On Dec. 8, 1941: The United States entered World War II as Congress declared war against Imperial Japan, a day after the attack on Pearl Harbor.
In 1863: President Abraham Lincoln issued his Proclamation of Amnesty and Reconstruction for the South.
In 1886: The American Federation of Labor was founded in Columbus, Ohio.
In 1949: The Chinese Nationalist government moved from the Chinese mainland to Formosa as the Communists pressed their attacks.
In 1972: A United Airlines Boeing 737 crashed while attempting to land at Chicago-Midway Airport, killing 43 of the 61 people on board, as well as two people on the ground; among the dead were Dorothy Hunt, wife of Watergate conspirator E. Howard Hunt, U.S. Rep. George W. Collins, D-Ill., and CBS News correspondent Michele Clark.
In 1980: Rock star and former Beatle John Lennon was shot to death outside his New York City apartment building by an apparently deranged fan.
In 1987: President Ronald Reagan and Soviet leader Mikhail S. Gorbachev signed a treaty at the White House calling for destruction of intermediate-range nuclear missiles.
In 1991: AIDS patient Kimberly Bergalis, who had contracted the disease from her dentist, died in Fort Pierce, Fla., at age 23.
In 1998: Struggling to stave off impeachment, President Bill Clinton’s defenders forcefully pleaded his case before the House Judiciary Committee. The Supreme Court ruled that police cannot search people and their cars after merely ticketing them for routine traffic violations.
In 2008: In a startling about-face, Khalid Sheikh Mohammed told the Guantanamo war crimes tribunal he would confess to masterminding the Sept. 11 attacks; four other men also abandoned their defenses.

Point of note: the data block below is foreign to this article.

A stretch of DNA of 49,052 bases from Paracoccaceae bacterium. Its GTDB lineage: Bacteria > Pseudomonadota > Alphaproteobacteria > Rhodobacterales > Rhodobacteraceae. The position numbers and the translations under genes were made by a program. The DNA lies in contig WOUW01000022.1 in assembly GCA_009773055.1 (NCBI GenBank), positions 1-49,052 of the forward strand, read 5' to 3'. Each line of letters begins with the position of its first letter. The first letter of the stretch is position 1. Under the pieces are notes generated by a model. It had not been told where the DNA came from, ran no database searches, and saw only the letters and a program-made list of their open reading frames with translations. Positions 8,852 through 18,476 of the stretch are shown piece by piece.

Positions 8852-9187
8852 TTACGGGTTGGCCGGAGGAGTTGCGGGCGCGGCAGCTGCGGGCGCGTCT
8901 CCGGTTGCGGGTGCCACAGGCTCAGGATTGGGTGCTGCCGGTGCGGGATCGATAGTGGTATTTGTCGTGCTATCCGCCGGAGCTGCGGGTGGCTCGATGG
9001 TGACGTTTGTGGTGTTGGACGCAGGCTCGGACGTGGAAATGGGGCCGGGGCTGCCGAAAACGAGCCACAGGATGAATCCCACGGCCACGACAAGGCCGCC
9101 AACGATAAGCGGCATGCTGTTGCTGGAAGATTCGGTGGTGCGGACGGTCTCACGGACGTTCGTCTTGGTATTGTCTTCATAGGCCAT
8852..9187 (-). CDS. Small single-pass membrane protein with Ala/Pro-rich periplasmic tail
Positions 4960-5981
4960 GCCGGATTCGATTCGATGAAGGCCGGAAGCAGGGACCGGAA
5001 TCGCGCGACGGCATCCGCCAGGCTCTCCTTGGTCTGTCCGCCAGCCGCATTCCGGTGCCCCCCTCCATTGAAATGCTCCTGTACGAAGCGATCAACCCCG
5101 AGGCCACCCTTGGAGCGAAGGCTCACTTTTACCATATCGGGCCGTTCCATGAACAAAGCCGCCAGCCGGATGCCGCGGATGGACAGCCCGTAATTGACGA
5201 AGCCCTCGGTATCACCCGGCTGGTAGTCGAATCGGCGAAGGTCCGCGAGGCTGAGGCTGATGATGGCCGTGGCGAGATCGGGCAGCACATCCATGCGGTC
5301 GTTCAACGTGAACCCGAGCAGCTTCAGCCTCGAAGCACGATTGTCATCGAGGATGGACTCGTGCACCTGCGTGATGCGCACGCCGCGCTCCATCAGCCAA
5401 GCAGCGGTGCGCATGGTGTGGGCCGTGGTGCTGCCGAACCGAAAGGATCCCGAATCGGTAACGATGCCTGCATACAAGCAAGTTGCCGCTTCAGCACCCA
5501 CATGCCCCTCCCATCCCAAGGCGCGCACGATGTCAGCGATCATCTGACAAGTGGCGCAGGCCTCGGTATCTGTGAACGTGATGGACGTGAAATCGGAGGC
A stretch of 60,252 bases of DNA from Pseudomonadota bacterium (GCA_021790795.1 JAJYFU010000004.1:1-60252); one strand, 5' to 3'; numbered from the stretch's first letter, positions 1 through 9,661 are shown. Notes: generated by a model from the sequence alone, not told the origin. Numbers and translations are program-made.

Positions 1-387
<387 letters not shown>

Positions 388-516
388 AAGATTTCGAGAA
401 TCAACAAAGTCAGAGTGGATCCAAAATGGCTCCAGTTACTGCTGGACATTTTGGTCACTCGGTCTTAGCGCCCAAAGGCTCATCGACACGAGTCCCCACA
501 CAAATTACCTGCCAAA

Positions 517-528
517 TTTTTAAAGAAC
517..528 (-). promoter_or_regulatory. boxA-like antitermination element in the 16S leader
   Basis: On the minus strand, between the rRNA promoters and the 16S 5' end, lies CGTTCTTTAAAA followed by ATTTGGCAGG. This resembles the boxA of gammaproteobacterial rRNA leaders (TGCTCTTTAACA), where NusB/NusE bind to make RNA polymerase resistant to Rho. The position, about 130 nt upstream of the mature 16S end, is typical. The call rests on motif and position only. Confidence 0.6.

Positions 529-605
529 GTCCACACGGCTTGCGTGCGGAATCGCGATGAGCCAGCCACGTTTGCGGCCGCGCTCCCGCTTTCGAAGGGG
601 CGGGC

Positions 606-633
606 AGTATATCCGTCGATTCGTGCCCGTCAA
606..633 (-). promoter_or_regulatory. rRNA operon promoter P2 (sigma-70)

In 2012: Pakistan’s president visited a British hospital where a 15-year-old schoolgirl, Malala Yousafzai, was being treated after being shot in the head by a Taliban gunman in October.
In 2013: Hundreds of thousands of protesters poured into the streets of the Ukrainian capital of Kyiv, toppling the statue of former Soviet leader Vladimir Lenin and blocking key government buildings in an escalating stand-off with the president on the future of the country.
In 2014: The U.S. and NATO ceremonially ended their combat mission in Afghanistan, 13 years after the Sept. 11 terror attacks sparked their invasion of the country to topple the Taliban-led government.
Ten years ago: President Barack Obama rejected claims that he had betrayed Democrats by cutting a deal with Republicans on Bush-era tax cuts and implored his party to back the compromise, arguing it could jump-start the economy. Hackers rushed to the defense of WikiLeaks, launching attacks on MasterCard, Visa, Swedish prosecutors, a Swiss bank and others who had acted against the site and its founder, Julian Assange. A fire that started during an inmate brawl swept through an overcrowded prison in Chile, killing at least 81 people.
Five years ago: China declared its first ever red smog alert as poisonous air quality forced the government to close schools, order motorists off the road and shut down factories in and around Beijing.